Pipeline recovery vessel has new life as oyster restoration barge
The Oyster Creek is a 120'x30'x7' shallow-draft, self-propelled barge charged with oyster habitat restoration in the estuarine waters of North Carolina. The barge belongs to the North Carolina Division of Marine Fisheries (NCDMF).
The barge’s main propulsion consists of two Isuzu AH6K1X inline 6-cylinder diesel engines, producing 300 hp at 1,800 rpm each. The mains connect to four Kaplan manganese, bronze, 4-bladed 24"x20" wheels. There are also two Hydraulic Marine Systems diesel-hydraulic thrusters for added maneuverability.
Ship’s service power comes from two Isuzu 4JJ1 gensets, sparking 40 kw of electrical power each. The propulsion package gives the vessel a running speed of 7 knots.
Other specialized deck equipment includes a hydraulic bow ramp, two high pressure water monitors, and hydraulic spuds, all facilitating the transport and deployment of 155 tons of bulk material per trip. The vessel is outfitted with full crew quarters for 12 and boasts a loaded draft of only 4'.
Originally built by ABL Fabricators, Amelia, La., the Oyster Creek was purchased in April of 2022 while located in Houma, La. There, the vessel served as an oil pipeline recovery vessel serving in the Gulf of Mexico and Louisiana bayou.
In August 2022, it was transported to Stevens Towing Company Shipyard for retrofitting in Yonges Island, S.C. The shipyard fabricated a hydraulic bow ramp, installed through-hull spuds, stripped and repainted it from the keel up, and performed other minor repairs. During this time, the hydraulic thrusters were removed and refurbished by the manufacturer, Hydraulic Marine Systems, in Deland, Fla.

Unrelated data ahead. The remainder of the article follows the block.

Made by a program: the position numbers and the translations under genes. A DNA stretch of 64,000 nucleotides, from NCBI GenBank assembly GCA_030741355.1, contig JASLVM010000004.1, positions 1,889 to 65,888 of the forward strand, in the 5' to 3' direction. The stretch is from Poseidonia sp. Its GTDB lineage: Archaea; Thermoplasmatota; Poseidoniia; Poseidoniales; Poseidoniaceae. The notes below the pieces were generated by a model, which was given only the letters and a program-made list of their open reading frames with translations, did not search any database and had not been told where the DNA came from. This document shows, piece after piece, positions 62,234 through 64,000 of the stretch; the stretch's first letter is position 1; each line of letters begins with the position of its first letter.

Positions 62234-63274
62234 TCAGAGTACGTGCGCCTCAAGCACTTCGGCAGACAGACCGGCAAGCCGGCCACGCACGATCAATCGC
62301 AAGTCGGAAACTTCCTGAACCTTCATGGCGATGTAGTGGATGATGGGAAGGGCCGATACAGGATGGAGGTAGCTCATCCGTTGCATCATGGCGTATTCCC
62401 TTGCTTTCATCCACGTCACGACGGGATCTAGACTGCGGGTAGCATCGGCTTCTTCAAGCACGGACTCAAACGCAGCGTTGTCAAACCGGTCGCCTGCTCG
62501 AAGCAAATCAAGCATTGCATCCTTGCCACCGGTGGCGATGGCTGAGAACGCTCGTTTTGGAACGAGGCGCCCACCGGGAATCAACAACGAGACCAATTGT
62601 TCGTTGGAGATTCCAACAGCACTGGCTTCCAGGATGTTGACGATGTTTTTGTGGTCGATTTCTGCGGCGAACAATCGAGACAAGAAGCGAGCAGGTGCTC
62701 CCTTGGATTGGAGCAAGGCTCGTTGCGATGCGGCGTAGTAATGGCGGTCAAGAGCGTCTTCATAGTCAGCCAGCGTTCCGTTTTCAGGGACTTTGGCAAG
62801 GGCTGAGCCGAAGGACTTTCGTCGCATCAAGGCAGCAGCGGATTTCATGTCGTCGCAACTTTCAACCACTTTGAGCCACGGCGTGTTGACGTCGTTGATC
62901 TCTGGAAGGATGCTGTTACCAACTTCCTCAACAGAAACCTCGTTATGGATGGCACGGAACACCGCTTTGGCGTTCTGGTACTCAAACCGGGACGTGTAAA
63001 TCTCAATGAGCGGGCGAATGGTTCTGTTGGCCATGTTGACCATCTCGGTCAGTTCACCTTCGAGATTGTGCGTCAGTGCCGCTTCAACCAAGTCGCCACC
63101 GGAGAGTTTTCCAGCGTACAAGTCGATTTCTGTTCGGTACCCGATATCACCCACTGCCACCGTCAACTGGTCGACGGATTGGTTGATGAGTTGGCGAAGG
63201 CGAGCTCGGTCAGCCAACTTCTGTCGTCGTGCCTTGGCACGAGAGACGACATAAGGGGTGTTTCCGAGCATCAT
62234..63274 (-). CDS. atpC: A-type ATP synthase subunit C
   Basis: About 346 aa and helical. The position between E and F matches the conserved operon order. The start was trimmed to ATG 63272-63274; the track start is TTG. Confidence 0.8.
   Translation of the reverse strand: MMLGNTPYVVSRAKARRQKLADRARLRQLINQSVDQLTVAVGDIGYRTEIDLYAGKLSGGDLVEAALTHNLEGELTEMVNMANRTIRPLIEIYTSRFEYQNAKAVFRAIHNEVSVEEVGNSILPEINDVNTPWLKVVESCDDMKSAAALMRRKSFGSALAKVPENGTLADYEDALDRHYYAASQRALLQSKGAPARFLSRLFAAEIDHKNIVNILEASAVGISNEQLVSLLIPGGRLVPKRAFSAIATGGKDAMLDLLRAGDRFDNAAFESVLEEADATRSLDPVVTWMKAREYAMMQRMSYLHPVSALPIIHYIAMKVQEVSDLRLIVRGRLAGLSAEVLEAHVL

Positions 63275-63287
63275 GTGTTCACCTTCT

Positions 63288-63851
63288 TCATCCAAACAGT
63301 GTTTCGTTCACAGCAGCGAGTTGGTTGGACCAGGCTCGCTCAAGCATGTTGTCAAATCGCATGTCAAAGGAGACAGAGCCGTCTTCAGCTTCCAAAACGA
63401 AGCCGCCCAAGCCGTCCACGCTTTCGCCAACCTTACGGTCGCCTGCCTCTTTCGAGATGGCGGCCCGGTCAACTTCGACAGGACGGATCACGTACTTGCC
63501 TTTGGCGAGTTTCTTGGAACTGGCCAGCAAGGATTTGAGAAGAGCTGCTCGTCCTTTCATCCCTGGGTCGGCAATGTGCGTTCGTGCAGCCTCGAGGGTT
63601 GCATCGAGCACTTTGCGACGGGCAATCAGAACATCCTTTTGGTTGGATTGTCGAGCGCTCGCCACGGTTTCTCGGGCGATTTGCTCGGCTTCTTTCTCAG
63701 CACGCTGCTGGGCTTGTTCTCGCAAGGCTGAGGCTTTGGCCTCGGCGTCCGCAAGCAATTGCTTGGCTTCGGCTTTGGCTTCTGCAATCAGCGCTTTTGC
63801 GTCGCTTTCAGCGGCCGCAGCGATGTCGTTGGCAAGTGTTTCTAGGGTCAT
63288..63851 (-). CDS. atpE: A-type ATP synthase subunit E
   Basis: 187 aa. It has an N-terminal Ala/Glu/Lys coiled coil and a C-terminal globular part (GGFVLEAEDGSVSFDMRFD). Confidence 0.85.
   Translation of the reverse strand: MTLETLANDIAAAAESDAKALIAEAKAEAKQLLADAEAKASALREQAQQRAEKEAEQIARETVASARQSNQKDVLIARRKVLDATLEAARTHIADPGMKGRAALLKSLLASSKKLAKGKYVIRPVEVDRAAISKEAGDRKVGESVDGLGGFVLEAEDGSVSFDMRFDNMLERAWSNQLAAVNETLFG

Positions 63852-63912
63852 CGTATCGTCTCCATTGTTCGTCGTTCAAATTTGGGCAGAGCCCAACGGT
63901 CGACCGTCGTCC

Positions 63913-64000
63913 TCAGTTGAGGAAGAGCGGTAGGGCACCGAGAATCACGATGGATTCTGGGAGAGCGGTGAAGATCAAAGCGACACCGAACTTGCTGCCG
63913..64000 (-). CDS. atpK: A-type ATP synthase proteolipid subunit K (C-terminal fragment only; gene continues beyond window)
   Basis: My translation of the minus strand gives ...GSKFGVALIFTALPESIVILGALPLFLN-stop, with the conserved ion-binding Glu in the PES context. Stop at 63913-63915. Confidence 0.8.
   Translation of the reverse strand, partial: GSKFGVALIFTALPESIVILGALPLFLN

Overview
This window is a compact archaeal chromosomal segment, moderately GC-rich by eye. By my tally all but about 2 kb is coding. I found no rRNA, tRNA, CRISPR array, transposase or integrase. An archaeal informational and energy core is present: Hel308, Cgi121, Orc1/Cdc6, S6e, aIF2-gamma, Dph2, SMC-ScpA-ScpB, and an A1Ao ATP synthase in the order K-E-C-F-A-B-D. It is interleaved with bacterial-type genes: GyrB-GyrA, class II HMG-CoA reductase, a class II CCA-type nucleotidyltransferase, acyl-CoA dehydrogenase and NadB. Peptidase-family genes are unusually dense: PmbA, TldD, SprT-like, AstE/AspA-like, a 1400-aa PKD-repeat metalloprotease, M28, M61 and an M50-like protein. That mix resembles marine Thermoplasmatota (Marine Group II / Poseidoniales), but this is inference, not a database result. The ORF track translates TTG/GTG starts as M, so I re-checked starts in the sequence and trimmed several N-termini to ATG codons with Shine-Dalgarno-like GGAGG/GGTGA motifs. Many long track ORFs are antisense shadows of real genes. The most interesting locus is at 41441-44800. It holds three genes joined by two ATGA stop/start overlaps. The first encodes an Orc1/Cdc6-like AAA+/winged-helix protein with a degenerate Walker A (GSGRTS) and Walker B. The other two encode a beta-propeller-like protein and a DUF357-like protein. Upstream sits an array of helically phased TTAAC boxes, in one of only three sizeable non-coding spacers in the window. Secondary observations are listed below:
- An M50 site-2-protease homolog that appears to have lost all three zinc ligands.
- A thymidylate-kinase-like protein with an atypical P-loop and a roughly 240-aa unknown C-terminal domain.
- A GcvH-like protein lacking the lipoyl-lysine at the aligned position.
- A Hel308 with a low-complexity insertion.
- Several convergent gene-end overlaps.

In February 2023, the Oyster Creek, which has a 60'x30' cargo deck, was towed back to North Carolina and once again placed into the shipyard, this time at Safe Harbor Jarrett Bay in Beaufort, N.C. At Safe Harbor, multiple eastern-North Carolina vendors were hired to support specialized system retrofitting. James River Equipment, New Bern, N.C., engineered a high-pressure water pump system and rebuilt associated diesel engine. Powell Brothers Maintenance, Beaufort, N.C., installed dual high pressure water cannons, fabricated material retention bulkheads on deck, and built a custom stern cooler for propulsion enhancement. Powell Brothers also provided yard storage for the duration of the North Carolina retrofits.
ECI Communications, Morehead City, N.C. upgraded and modernized the vessel’s navigation and communications systems. Eason’s, Morehead City, N.C. provided new high pressure hydraulic lines, hydraulic systems repairs, and necessary upgrades to other hydraulic systems onboard.
A-1 Marine and Diesel, Newport, N.C., facilitated engine and generator systems repairs also while in the yard at Powell Brothers Maintenance.
The vessel’s home port is the NCDMF South River Stockpile Yard in Beaufort, N.C., where it will serve North Carolina Oyster Rehabilitation efforts.
There are accommodations for a crew of four and a maximum of eight additional passengers.
Capacities include 14,000 gals. of fuel, 14,000 gals. water, and up to 155 tons of limestone rock or oyster shell.
Ken Hocke has been the senior editor of WorkBoat since 1999. He was the associate editor of WorkBoat from 1997 to 1999. Prior to that, he was the editor of the Daily Shipping Guide, a transportation daily in New Orleans. He has written for other publications including The Times-Picayune. He graduated from Louisiana State University with an arts and sciences degree, with a concentration in English, in 1978.